Digital Leaders Blog

A 'must read’ for participants on our ‘Leadership for the Digital Era’ programmes, from Steve Denning author of ‘The Age of Agile’.

The Dominant Model Of 20th Century Organizations: Bureaucracy

If we look at 20th Century organisations, we can see that a bureaucratic mindset was dominant. The organizational world was seen as vertical. Its natural habitat was the tall buildings in places like New York. Strategy gets set at the top, as Gary Hamel often explains. Power trickles down. Big leaders appoint little leaders. Individuals compete for promotion. Compensation correlates with rank. Tasks are assigned. Managers assess performance. Rules tightly circumscribe discretion.

The purpose of this vertical world was self-evident: to make money for the shareholders, including the top executives. The communications were top-down. The values were efficiency and predictability. The key to succeeding was tight control. The dynamic was conservative: to preserve the gains of the past. The workforce tended to be dispirited. The firms had a hard time with innovation. They are still being systemically disrupted. The economy—the Traditional Economy—is in decline.

The Emerging 21st Century Model Of Post-Bureaucratic Management

In the 21st Century, by contrast, this vertical bureaucratic model is giving way to a post-bureaucratic mindset that is horizontal in orientation. Its natural habitat is the low flat buildings in places like California, although it also spreading rapidly like a virus and has already established footholds in most of the tall vertical organizations.

The purpose of the post-bureaucratic organization is to delight customers. Making money is the result, not the goal of its activities. Its focus is on continuous innovation. Its dynamic is enablement, rather than control. Its communications tend to be horizontal conversations. It aspires to liberate the full talents and capacities of those doing the work. It is oriented to understanding and creating the future. It believes in banking, not necessarily banks. It believes in accommodation, not necessarily hotels. It believes in transport, not necessarily cars. It believes in health, not necessarily hospitals. It believes in education, not necessarily schools. Its economy—the Creative Economy—is thriving. It is notable in the five largest and fastest growing firms on the planet: Amazon, Apple, Facebook, Google, and Microsoft. In effect, Agile is eating the world.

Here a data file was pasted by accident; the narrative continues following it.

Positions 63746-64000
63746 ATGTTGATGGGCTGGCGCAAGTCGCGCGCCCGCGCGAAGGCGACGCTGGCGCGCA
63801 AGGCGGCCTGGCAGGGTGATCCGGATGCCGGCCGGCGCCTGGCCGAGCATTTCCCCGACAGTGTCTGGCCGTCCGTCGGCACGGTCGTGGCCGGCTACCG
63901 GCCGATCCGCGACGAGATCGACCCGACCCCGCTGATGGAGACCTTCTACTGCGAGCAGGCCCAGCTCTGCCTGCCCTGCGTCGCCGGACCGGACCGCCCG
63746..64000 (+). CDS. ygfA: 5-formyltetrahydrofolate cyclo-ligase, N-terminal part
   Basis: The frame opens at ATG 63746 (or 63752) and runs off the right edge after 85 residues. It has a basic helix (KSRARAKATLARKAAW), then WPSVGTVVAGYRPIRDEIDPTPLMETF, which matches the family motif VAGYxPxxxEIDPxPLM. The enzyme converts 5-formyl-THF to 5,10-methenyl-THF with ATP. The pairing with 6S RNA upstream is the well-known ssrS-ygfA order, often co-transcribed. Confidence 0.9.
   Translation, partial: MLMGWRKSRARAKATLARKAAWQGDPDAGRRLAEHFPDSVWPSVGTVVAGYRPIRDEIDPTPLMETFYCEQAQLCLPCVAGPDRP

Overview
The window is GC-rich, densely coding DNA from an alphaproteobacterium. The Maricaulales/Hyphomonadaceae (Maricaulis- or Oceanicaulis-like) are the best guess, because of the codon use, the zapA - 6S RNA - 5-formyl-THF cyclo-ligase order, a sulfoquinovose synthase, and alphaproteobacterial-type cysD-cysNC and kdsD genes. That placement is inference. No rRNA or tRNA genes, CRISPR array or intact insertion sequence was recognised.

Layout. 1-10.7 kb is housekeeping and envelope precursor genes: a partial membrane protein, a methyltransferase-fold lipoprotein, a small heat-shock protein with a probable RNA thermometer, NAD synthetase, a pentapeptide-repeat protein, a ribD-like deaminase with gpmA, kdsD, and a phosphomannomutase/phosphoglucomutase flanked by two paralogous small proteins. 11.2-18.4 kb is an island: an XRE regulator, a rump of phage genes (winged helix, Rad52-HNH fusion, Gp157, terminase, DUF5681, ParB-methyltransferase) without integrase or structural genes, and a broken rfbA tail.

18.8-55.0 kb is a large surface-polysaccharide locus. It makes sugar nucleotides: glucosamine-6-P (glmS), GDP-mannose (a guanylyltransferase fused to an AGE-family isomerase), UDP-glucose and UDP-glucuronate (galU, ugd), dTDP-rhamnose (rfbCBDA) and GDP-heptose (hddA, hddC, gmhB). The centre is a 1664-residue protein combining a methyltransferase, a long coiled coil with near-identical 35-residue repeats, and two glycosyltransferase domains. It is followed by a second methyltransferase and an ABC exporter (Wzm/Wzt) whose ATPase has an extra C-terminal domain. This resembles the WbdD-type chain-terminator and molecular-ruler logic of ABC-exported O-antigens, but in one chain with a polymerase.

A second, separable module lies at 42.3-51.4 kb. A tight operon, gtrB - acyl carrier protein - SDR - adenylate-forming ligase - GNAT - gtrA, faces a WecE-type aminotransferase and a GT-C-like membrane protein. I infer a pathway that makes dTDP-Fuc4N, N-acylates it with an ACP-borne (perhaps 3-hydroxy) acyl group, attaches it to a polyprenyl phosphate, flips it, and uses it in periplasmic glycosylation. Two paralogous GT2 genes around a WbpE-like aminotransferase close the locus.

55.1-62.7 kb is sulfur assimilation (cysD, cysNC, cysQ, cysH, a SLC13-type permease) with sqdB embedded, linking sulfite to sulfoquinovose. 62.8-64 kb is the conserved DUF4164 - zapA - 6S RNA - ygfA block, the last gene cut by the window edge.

There are three common features or “laws” of the emerging post-bureaucratic mindset:

  • Customer-obsessed
  • Small is beautiful
  • The importance of networks

Read more here……How Mapping the Agile Transformation Journey Points the Way to Continuous Innovation

Take care.

Jim H

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